• Reply 5 of 81
    jonljonl Posts: 210member
    Working for an Apple store is not the same as working for Apple as a developer or engineer, which is what this article is about, as stated in its opening sentence.
    cnocbuibloggerblogpalomineronnmdriftmeyerafrodri
  • Reply 6 of 81
    I think in the end Apple wants the right employees for itself, just like it wants the right customers. I expect they use working conditions in a similar way that they use pricing to send the miserly and profitless customers to Android. If you're the type of person who works for a company because of free lunches and phones, or social status, then that's exactly the type of employee that Apple doesn't want! They're not missing out on the best talent because by their assessment these people aren't the best, they're talented but flawed. They can find talented and unflawed, that's not hard, especially as labor supply outstrips demand.
    calijahbladeiosenthusiastanton zuykov
  • Reply 7 of 81
    Is it a coincidence that this report is coming out around the time that Apple reported earnings that were a mixed bag and Tim Cook guided a first ever drop in iPhone sales?
    yojimbo007
  • Reply 8 of 81
    How would you define "groundbreaking"? And what other companies are consistently breaking new ground?
    Facebook is treading Google's backyard with their advertising based revenue model. 
    Alphabet is just one letter off what they are actually all about - alpha-beta products. 

    Apple's ultra-secretive nature may turn off some people but it results in actual products. As long as Apple pays well, they will get developers. I'm sure it would be a long while before Apple starts worrying about not getting enough talent to work for them.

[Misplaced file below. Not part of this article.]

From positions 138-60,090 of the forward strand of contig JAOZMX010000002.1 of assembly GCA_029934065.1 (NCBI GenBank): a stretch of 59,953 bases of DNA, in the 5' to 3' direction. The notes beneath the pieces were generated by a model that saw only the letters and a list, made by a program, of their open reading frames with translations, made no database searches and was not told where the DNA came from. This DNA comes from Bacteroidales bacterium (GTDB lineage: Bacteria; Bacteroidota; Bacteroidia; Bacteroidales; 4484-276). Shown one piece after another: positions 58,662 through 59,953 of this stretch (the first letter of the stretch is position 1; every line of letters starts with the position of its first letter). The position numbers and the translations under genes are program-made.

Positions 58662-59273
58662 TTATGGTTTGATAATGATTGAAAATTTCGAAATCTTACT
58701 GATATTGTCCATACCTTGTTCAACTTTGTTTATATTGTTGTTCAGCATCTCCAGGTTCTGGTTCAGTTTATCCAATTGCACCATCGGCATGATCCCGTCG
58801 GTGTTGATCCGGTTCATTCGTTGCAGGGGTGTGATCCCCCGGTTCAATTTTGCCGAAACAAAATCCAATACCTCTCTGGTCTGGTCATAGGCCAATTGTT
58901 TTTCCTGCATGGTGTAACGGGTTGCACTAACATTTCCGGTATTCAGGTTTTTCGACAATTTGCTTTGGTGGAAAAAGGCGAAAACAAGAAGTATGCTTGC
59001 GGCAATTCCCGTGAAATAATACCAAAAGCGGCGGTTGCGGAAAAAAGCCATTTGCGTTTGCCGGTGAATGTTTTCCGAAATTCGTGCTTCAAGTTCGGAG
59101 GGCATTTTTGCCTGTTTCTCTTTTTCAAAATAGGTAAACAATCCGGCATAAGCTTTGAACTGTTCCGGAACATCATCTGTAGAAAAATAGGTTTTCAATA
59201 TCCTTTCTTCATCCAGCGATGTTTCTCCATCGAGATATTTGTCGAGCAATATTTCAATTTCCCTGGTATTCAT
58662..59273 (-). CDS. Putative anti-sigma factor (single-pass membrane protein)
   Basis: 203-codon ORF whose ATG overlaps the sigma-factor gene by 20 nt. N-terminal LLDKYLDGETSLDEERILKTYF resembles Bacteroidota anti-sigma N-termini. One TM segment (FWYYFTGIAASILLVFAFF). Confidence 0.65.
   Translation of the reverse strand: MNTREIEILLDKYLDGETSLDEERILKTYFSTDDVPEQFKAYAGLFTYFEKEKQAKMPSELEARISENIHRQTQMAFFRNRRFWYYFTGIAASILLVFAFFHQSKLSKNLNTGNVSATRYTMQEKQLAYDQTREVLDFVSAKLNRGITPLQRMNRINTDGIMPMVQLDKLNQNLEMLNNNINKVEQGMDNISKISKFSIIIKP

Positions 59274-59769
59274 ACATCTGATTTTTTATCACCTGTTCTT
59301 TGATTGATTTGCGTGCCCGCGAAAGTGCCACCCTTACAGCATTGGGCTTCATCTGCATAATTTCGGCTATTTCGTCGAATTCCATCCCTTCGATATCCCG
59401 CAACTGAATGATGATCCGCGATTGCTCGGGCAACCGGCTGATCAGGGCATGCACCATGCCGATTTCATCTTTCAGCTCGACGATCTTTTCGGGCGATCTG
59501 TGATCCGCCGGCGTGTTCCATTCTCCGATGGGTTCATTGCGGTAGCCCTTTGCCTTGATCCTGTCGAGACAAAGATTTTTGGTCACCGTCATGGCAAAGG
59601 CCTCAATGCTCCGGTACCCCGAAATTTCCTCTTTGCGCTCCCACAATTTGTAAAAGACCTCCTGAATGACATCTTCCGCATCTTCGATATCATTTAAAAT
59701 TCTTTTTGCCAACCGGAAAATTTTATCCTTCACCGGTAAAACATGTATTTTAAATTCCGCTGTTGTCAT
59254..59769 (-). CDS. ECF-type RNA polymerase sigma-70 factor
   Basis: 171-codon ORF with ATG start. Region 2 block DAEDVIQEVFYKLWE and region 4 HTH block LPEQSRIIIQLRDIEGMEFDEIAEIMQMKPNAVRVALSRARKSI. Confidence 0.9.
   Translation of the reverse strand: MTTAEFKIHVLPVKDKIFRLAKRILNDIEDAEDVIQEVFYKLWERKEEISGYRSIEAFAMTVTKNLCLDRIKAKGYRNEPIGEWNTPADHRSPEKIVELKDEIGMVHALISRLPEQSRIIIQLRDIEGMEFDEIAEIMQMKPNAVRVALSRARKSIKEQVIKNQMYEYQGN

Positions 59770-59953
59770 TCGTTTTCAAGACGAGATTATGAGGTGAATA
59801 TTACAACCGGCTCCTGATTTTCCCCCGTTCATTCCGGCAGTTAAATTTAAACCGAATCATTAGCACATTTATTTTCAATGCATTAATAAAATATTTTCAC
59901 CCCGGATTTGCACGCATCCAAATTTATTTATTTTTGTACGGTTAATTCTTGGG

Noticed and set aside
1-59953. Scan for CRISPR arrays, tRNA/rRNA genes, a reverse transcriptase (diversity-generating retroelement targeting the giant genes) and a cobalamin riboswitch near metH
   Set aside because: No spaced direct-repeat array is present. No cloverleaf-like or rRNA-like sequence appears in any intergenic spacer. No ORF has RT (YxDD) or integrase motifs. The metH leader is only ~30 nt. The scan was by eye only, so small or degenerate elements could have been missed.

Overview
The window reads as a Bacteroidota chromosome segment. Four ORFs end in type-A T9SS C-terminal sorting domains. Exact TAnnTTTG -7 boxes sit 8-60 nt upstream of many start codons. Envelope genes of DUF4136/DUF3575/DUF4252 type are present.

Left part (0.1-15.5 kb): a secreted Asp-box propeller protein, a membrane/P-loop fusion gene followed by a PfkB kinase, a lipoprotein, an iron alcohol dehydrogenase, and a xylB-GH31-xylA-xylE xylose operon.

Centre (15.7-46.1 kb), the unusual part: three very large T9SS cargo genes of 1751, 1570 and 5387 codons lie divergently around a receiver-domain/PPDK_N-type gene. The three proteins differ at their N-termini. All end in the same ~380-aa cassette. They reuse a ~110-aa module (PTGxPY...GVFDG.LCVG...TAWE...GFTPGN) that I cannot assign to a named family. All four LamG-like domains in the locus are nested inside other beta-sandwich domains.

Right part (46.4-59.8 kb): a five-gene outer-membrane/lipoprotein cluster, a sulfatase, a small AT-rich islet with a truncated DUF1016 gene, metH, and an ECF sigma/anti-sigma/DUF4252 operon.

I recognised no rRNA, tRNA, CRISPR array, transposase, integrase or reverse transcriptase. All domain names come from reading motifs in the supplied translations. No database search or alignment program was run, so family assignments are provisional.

calijahbladepalominenolamacguyanton zuykov
  • Reply 9 of 81
    tenlytenly Posts: 710member
    As a consultant I've had opportunities to spend time at dozens of companies from pretty much every devote for consulting gigs lasting from 6 weeks to 2 years.  I always worked with the IT department but very few of my engagements have been with IT companies.

    Some companies do offer a free lunch and if you're working overtime - a free dinner too.  I was surprised to find there was good quality, healthy choices available for free.  Other companies run a subsidized cafeteria where the food is not free but it's a lot cheaper than going out for fast food.  A company I worked for in Italy actually had wine available for free in the cafeteria and there were no restrictions against having a glass with your meal!